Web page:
Amateur Night

In 2014 there will be an international conference for artists working in Japanese woodblock. It’ll be in Toyko and I hope perhaps to deliver a paper there on the subject of my students and their response to learning the technique with me in the UK.

I have yet to write an application and, far more important, work out if I can afford the cost and time to get there. In the meantime here’s a few thoughts about those of you who have dipped your toes in the traditions of watercolour woodblock and why you play such an important part in saving this beautiful printing method from going the way of the dodo.

Keiko Kadota is an extraordinary woman: she organises and runs residencies, like this one I am currently attending, to teach Western artists the skills and techniques of traditional Japanese woodblock through the organisation Mi-Lab. In addition she has been battling for years to support the craftspeople responsible for producing cutting tools, printing brushes and paper. She faces an uphill task: traditional Japanese woodblock is seen in Japan through a haze of nostalgia as a largely historic process. Tool makers are veering away from traditional tool forms to Westernised handles and shapes, impractical for the cutting of traditional blocks. Brush makers are finding sales dwindling. Paper makers need a whole blog in themselves – so more on that difficult subject later. On the whole the outlook is not great here and if it weren’t for Keiko and her residencies and conference, it would be so much worse…

That’s where you come in: all those of you who want to learn and at all levels. Every single student from the expert printmakers wanting to add a new skill to their repertoire to the out and out amateur who has never printed before helps to promote the process and create demand.

Laura Teaching
Laura teaching a group in Wolverhampton
If I do get back to Japan and face the esteemed audience of academics and contemporary artists, I’m going to be pushing for the recognition of the Christmas card makers, the recipients of the unexpected class as a birthday surprise, the beginners and the unsure. You may just save the day for us professionals!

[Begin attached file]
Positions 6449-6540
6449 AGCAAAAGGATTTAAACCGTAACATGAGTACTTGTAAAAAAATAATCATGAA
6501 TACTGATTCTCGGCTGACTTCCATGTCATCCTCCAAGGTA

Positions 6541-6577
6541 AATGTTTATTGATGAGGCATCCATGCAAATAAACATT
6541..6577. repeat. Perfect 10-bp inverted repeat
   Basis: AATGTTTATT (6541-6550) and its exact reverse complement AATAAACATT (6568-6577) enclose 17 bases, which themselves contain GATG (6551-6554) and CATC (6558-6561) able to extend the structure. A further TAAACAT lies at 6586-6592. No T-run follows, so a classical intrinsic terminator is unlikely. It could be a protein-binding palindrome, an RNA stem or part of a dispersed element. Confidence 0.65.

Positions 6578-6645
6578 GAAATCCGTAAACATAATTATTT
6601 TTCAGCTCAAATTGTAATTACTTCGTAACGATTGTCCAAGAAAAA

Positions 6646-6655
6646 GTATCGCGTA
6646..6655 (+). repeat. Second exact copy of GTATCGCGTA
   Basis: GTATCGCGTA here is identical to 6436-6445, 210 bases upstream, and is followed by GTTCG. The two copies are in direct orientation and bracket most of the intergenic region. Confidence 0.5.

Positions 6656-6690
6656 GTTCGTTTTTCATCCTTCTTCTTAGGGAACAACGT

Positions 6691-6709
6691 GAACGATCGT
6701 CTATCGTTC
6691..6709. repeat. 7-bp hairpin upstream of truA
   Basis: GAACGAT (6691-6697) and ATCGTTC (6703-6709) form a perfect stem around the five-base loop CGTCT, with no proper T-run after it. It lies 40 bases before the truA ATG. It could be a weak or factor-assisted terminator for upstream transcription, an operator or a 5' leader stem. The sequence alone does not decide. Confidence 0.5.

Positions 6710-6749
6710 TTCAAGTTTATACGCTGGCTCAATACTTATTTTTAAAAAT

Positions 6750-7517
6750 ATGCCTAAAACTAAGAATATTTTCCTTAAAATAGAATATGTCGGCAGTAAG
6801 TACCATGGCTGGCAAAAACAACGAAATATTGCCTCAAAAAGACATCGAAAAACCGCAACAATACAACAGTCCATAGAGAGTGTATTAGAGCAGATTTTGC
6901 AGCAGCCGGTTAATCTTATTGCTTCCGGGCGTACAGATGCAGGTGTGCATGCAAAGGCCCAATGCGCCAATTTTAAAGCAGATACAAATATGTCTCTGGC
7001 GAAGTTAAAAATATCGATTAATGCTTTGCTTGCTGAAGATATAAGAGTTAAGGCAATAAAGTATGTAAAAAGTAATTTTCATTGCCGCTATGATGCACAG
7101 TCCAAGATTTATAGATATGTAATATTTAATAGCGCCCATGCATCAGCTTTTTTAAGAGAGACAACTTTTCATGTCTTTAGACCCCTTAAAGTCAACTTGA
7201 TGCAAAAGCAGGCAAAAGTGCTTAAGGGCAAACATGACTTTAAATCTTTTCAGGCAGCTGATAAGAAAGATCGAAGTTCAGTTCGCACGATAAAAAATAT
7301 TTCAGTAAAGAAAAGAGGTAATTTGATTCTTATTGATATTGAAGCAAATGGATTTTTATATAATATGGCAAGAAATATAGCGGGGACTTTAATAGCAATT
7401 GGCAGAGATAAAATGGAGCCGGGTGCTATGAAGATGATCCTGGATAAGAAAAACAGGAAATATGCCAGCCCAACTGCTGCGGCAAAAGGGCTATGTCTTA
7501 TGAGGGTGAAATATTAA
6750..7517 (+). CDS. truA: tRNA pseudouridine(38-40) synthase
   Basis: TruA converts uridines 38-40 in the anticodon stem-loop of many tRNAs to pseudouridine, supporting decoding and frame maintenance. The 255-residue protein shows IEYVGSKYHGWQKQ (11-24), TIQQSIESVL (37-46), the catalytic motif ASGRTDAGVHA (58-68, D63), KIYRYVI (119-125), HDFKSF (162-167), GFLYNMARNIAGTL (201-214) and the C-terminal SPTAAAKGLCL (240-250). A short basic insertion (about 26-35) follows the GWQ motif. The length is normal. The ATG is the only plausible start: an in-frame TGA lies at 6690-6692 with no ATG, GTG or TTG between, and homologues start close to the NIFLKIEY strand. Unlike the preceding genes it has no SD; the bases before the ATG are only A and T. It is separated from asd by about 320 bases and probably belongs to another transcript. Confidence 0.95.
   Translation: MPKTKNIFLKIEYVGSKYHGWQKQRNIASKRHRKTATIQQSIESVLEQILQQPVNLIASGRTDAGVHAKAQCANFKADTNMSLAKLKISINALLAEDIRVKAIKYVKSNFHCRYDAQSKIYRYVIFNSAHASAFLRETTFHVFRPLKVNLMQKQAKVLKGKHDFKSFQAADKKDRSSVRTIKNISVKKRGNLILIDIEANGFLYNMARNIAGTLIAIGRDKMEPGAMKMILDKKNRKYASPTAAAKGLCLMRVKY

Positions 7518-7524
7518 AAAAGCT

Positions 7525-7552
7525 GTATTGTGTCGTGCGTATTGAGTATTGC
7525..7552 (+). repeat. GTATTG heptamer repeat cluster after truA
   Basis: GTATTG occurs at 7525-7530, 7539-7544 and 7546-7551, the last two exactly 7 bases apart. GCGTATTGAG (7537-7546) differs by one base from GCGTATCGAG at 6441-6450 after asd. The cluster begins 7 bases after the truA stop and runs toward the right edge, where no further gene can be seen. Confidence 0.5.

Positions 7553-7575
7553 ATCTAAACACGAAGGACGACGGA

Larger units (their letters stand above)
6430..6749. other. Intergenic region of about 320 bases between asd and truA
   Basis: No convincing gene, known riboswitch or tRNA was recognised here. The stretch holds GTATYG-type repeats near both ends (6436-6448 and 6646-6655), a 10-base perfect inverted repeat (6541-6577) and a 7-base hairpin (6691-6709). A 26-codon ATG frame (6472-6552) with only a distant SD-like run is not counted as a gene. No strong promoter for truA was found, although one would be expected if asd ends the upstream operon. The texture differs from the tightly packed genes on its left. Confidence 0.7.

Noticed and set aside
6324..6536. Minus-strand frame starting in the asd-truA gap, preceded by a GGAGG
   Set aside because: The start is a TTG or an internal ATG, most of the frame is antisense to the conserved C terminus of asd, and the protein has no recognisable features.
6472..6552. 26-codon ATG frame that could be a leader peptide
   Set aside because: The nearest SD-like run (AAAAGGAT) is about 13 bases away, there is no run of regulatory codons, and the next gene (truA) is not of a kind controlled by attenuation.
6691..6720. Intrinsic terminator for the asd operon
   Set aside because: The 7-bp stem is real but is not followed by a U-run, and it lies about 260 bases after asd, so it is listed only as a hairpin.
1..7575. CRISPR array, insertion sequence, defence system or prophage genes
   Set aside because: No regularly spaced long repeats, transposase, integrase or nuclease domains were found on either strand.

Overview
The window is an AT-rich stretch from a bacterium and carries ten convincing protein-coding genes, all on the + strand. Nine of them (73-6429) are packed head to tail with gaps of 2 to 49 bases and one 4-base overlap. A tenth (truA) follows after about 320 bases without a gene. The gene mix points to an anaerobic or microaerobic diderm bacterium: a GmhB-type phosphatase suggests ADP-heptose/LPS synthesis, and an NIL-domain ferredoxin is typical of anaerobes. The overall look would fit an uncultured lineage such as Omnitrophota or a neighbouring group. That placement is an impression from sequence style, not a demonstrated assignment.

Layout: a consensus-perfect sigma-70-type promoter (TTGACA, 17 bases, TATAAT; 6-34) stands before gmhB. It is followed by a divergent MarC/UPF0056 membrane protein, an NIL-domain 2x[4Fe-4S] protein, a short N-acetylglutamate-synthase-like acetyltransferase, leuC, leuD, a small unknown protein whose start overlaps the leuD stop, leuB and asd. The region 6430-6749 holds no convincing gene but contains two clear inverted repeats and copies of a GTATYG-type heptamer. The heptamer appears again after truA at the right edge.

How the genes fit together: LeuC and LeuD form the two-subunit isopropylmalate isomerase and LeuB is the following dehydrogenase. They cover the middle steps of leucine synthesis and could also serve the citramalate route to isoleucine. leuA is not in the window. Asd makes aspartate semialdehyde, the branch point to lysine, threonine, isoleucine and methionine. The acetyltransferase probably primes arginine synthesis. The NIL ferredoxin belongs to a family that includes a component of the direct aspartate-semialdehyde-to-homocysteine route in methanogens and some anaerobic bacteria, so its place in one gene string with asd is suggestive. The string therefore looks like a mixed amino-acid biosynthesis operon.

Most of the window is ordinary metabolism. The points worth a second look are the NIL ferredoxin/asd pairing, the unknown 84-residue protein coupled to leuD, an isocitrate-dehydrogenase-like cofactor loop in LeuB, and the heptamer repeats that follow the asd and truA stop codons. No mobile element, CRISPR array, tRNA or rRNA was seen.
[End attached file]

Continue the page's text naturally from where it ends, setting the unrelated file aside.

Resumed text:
4 thoughts on “Amateur Night”

  1. This old crafts are very important to save. These skills have taken many, many years to perfect and are now used by many artists in a contemporary way. Please do not abandon them.

  2. I’m 55 now and I have just started on my woodblock printing journey thanks to Laura and I find it strange to think that there is even a need for a discussion like this; does traditional Japanese theater no longer exist? Have they done away with the sport of Sumo? Do they no longer eat rice? I think the answer to all of these questions is no; there is a definite place for all things traditional in Japan but maybe they just need to be reminded from time to time how rich there heritage is and how well it sits alongside the modern world.
    There are so many youngsters out there that I know love reading manga novels and watching anime films. Where would they be now if it wasn’t for the history and heritage that preceded them. If tradition is lost then there will be no foundation for the development of any art and this would mean that the work of Hokusai, Hiroshige, and Kurosawa would be rendered meaningless.

  3. I see from the Mokuhanga Conference website that you are indeed to present your paper at the conference Laura – how exciting. I’m delighted to have been selected to send an artist’s book for exhibition at the same International Mokuhanga Conference – not woodblock prints but linocuts.
    I very much enjoyed both the days I spent with you learning about woodblock printing. How lovely that two artists from Buckinghamshire will be represented in Tokyo!

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